Philadelphia 76ers: Tobias Harris was at his best vs. Raptors

Tobias Harris | Philadelphia 76ers Mandatory Credit: Eric Hartline-USA TODAY Sports
Tobias Harris | Philadelphia 76ers Mandatory Credit: Eric Hartline-USA TODAY Sports /

The Philadelphia 76ers’ win over Toronto showcased Tobias Harris at his best.

It would not be hyperbole to define Tobias Harris‘ five-year, $180 million contract as the worst contract in basketball. He is making an average salary of $36 million per year despite zero career All-Star appearances. His albatross marks the lowest point of Elton Brand’s tenure atop the Philadelphia 76ers’ front office.

The Sixers’ poor flexibility and potential need for extreme change (i.e., a Ben Simmons trade) can be almost inextricably tied to Harris’ contract. If the Sixers weren’t committing so much cap space to Harris, the path to contention with Embiid and Simmons on the roster would look much clearer. Now, the forest is dark and dense, and Philadelphia’s only way out may be jettisoning Simmons.

(Yes, the Sixers should trade for James Harden. Sorry.)

For the time being, however, the Sixers are stuck with what they’ve got — a competently built roster that should win plenty of games and make noise in the playoffs. Philadelphia has a one-way ticket to competitive status in Embiid, and even if this roster isn’t built to win a title, there’s plenty of room for a second (or even third) round appearance in the postseason.

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The Sixers finally have shooters around Embiid and Simmons, armed with second unit creators in Shake Milton and Tyrese Maxey who will only grow more important as the season progresses. An important barometer for Philadelphia’s success, however, will be that of Tobias Harris.

A good Tobias season and a bad Tobias season could make or break Philadelphia, to a certain degree. While this team has all the same problems of old — limited shot creation, sloppy passes, disjointed late-game possessions — Harris, at his best, can still help the Sixers a decent amount.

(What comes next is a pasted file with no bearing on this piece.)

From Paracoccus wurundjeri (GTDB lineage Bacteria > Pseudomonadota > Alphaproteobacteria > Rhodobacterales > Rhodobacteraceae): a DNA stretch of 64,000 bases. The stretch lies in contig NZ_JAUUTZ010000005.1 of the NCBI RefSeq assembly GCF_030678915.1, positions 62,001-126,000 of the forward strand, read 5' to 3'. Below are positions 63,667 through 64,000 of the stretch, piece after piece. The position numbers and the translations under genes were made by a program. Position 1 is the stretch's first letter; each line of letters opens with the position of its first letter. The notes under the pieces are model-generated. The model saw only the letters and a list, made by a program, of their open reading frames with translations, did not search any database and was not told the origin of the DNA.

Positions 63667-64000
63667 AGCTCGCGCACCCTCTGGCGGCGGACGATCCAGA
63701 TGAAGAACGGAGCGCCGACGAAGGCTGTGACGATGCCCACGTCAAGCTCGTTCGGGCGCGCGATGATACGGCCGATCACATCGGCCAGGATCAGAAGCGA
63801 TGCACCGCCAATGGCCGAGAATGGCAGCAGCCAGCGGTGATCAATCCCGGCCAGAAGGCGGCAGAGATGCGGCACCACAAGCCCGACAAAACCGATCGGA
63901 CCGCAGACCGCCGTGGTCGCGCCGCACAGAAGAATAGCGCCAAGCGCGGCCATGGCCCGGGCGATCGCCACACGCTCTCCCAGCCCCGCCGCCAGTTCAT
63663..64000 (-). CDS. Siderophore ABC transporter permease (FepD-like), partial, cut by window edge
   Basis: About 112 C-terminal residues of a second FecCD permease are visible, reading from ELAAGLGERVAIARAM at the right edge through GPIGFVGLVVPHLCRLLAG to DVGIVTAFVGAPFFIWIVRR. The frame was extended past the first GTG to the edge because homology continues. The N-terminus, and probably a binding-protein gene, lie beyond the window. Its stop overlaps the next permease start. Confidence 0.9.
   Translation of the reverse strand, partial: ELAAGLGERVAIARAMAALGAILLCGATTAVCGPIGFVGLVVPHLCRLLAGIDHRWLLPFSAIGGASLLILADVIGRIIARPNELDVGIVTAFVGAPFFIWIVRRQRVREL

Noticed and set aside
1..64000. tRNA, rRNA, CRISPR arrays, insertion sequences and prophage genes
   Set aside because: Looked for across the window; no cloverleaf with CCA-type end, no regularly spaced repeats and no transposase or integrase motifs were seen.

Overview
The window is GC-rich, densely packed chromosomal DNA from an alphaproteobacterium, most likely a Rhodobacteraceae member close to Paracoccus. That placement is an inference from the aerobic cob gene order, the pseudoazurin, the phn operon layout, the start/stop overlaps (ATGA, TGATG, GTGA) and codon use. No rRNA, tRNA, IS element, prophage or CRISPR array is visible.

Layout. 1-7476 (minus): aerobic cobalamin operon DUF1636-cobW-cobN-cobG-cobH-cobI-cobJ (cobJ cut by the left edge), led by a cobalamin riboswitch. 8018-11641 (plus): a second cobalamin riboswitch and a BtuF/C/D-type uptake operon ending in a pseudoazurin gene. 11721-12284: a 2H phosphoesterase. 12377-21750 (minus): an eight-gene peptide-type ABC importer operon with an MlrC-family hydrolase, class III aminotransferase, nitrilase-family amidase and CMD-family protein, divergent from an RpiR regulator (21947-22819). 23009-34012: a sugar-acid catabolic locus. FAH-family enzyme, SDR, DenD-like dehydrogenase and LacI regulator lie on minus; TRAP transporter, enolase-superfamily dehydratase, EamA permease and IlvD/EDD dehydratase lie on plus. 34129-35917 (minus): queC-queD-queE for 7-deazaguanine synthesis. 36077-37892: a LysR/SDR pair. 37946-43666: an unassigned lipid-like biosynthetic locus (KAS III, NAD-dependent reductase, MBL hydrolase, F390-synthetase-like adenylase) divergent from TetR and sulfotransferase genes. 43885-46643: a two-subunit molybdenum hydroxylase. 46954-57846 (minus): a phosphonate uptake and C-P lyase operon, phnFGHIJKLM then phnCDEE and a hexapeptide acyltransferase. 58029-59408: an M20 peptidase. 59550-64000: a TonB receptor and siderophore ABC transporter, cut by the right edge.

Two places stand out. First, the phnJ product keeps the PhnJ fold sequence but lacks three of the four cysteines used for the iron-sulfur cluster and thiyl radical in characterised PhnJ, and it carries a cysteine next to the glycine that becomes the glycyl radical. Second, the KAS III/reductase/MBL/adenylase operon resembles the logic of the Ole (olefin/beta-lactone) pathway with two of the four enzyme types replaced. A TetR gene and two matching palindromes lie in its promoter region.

Harris began the new season on a low note. In the season opener against Washington, he scored 10 points on 13 shots and had zero assists. He looked better, but still uneven, in New York and Cleveland. That narrative changed on Tuesday, when Harris dropped 26 points and 11 rebounds in Philadelphia’s comeback win over Toronto.

That was Harris’ best game in a long time. Some may argue his best game in a Sixers uniform. He contributed in a big way to Philadelphia not only winning, but staying in the game. There were moments in which Toronto almost ran away with it, and while Joel Embiid was by far the Sixers’ biggest star, Harris’ scoring was timely and efficient.

In order to have success with this team, Harris must be decisive. He has to know what he wants before he catches the ball. He has to make quick reads, then act on them — no hesitations, no impromptu fake-outs, and no high-volume dribbling parades.

Too often, Harris takes his time. He passes up open 3s in favor of dribble drives to nowhere. He will take irritatingly long pauses before swinging the ball to an open teammate. He will even pick up his dribble without a plan, Ben Simmons style. Given the construction of this roster, Harris’ skill set is borderline detrimental when he’s not crisp and punctual with every move.

Harris’ best moments come when he’s able to run the pick-and-roll and get downhill against slower defenders. Unfortunately, in Philadelphia, he plays a lot of minutes as a spot-up shooter and slasher next to two stars who, by nature, compress the floor and muddy the offense.

Embiid and Simmons draw a lot of attention, but neither is the quickest decision-maker. When Harris, too, takes his sweet time making up his mind, it allows the defense to recover and reset. It’s difficult for Philadelphia to exploit mismatches when its three stars — including Harris, who isn’t much of a “star” — are prone to holding the ball a few seconds too long.

In short, Embiid and Simmons are good enough to get away with clunky decisions and extended on-ball forays. Harris is not. Not when he’s playing next to them. He needs to launch open 3s, swing the basketball, and cut hard. Harris lacks explosiveness, and therefore cannot reliably score in isolation. With that in mind, he cannot act the part of Philadelphia’s main perimeter scorer. He needs to buy into a complementary role. Only then will easy opportunities, which play to his skill set, start to show themselves.

The Toronto game was a prime example of Harris at his best. The ball didn’t stick, he let open 3s fly, and he was quick to find open teammates off drives to the rim. There are benefits to getting Harris downhill out of the pick-and-roll and letting him create. He’s a solid finisher inside. It just needs to come from more structured possessions, with less freelancing and a commitment to sharp passes and confident moves. Think less, play more.

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Harris can and will contribute a great deal this season. While his contract is an unavoidable negative — a rock tied to the ankle of a poor swimmer — the Sixers need to embrace what Harris can bring. That starts with Harris embracing his upside as a complementary talent, rather than a free-ranging creator.